Here are three voices that join a conversation about the meaning of rising in the morning—a psychologist, a rabbi and a poet:
I am lying in bed, says the psychologist William James, and think it is time to get up; but alongside of this thought there is present to my mind a realization of the extreme coldness of the morning and the pleasantness of the warm bed…. I may remain for half an hour or more with the two ideas oscillating before me in a kind of deadlock, which is what we call the state of hesitation or deliberation. In a case like this the deliberation can be resolved and the decision reached in either of two ways:
(1) I may forget for a moment the thermometric conditions, and then the idea of getting up will immediately discharge into act: I shall suddenly find that I have got up—or
(2) Still mindful of the freezing temperature, the thought of the duty of rising may become so pungent that it determines action in spite of inhibition. In the latter case, I have a sense of energetic moral effort, and consider that I have done a virtuous act.
Were they to converse across the centuries, William James (early 20th c) and Rabbi Joseph Caro (16th c), the author of the Shulhan Arukh, The Set Table (of Jewish Law), would agree about the challenges of rising. But for Rabbi Caro, getting out of bed should never result from simply forgetting the cold momentarily. In the world of Caro’s religious imagination, breaking the gravitational force of the comfortable bed is a matter of rising to serve God; inducements of creature comfort are obstacles to divine service—nothing less than the evil impulse:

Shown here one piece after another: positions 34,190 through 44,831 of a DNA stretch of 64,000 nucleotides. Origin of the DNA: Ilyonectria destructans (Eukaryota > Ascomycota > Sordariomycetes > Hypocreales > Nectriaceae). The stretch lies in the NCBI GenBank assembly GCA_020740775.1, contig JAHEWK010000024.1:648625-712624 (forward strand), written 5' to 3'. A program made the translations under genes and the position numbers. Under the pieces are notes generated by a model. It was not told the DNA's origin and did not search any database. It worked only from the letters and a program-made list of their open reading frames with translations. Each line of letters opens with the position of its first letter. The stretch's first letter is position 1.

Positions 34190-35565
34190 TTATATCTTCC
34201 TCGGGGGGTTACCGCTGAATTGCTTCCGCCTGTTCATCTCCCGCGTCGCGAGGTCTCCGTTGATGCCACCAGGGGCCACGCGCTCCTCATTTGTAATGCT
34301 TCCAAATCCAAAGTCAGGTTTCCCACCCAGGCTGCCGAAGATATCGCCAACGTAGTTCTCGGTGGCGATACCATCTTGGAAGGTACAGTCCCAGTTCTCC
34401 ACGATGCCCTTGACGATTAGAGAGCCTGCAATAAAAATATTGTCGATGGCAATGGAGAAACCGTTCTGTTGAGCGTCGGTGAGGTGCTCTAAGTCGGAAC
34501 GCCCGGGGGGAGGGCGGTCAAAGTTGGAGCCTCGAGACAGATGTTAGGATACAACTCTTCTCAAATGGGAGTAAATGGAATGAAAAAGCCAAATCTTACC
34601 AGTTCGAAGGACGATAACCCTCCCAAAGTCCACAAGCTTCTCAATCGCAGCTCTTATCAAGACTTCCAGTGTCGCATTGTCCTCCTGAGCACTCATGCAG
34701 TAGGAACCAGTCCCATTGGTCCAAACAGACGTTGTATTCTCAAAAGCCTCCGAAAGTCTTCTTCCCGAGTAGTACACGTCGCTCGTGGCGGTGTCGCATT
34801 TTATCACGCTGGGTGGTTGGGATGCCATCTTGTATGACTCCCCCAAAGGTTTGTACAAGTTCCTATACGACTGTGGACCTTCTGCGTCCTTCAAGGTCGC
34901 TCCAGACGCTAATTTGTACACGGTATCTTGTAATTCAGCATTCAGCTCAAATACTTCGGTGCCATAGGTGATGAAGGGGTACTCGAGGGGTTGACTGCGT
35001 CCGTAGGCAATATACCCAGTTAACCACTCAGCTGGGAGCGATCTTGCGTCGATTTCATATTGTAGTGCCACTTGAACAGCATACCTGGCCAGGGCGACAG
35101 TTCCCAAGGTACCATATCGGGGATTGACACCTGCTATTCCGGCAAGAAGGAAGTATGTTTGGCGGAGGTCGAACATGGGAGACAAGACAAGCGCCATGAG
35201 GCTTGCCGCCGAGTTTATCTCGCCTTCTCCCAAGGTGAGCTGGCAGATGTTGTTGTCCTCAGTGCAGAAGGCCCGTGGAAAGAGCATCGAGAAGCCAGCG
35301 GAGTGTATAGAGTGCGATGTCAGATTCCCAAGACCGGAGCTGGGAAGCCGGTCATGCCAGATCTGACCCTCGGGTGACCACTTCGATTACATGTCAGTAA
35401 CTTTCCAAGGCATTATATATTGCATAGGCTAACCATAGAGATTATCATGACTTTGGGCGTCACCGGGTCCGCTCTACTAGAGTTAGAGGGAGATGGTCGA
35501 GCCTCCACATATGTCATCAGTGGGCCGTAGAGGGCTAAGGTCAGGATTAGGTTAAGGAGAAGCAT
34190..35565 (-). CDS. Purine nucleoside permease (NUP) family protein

…one should strengthen oneself like a lion, and when awakening from sleep immediately rise quickly to the service of the Creator, be he blessed and exalted, before the evil impulse prevails upon him with various persuasions not to rise. It might try to outwit him in the winter: How can you get up so early in the morning when it is so cold? Or, in the summer it might say: How can you get out of your bed when you haven’t yet had enough sleep? or similar persuasions…. And so, every reflective person who stands in awe and trembling at the divine word must prevail over the evil impulse and not listen to it (Shulhan Arukh 1:4).
The 20th century poet, Josephine Jacobsen, looks with a poet’s eye at rising. She pulls back the covers to reveal more to keep us in bed than the cold or the heat. Whether motivated by religious belief, by coffee or by gritted teeth, the courage and company of those who rise each day offers itself as encouragement for the next morning:
There is a terrible hour in the early morning
When men awake and look on the day that brings
The hateful adventure, approaching with no less certainty
Than the light that grows, the untroubled bird that sings.
It does not matter what we have to consider,
Whether the difficult word or the surgeon’s knife,
The last silver goblet to pawn, or the fatal letter,
Or the prospect of going on with a particular life.
The point is, they rise; always they seem to have risen
(They always will rise, I suppose) by courage alone.
Somehow, by this or by that, they engender courage,
Courage bred in flesh that is sick to the bone.
Each in his fashion, they compass their set intent
To rout the reluctant sword from the gripping sheath,
By thinking, perhaps, upon the Blessed Sacrament,
Or perhaps by coffee, or perhaps by gritted teeth….
Let each man remember, who opens his eyes to that morning,
How many men have braced them to meet the light,
And pious or ribald, one way or another, how many
Will smile in its face, when he is at peace in the night.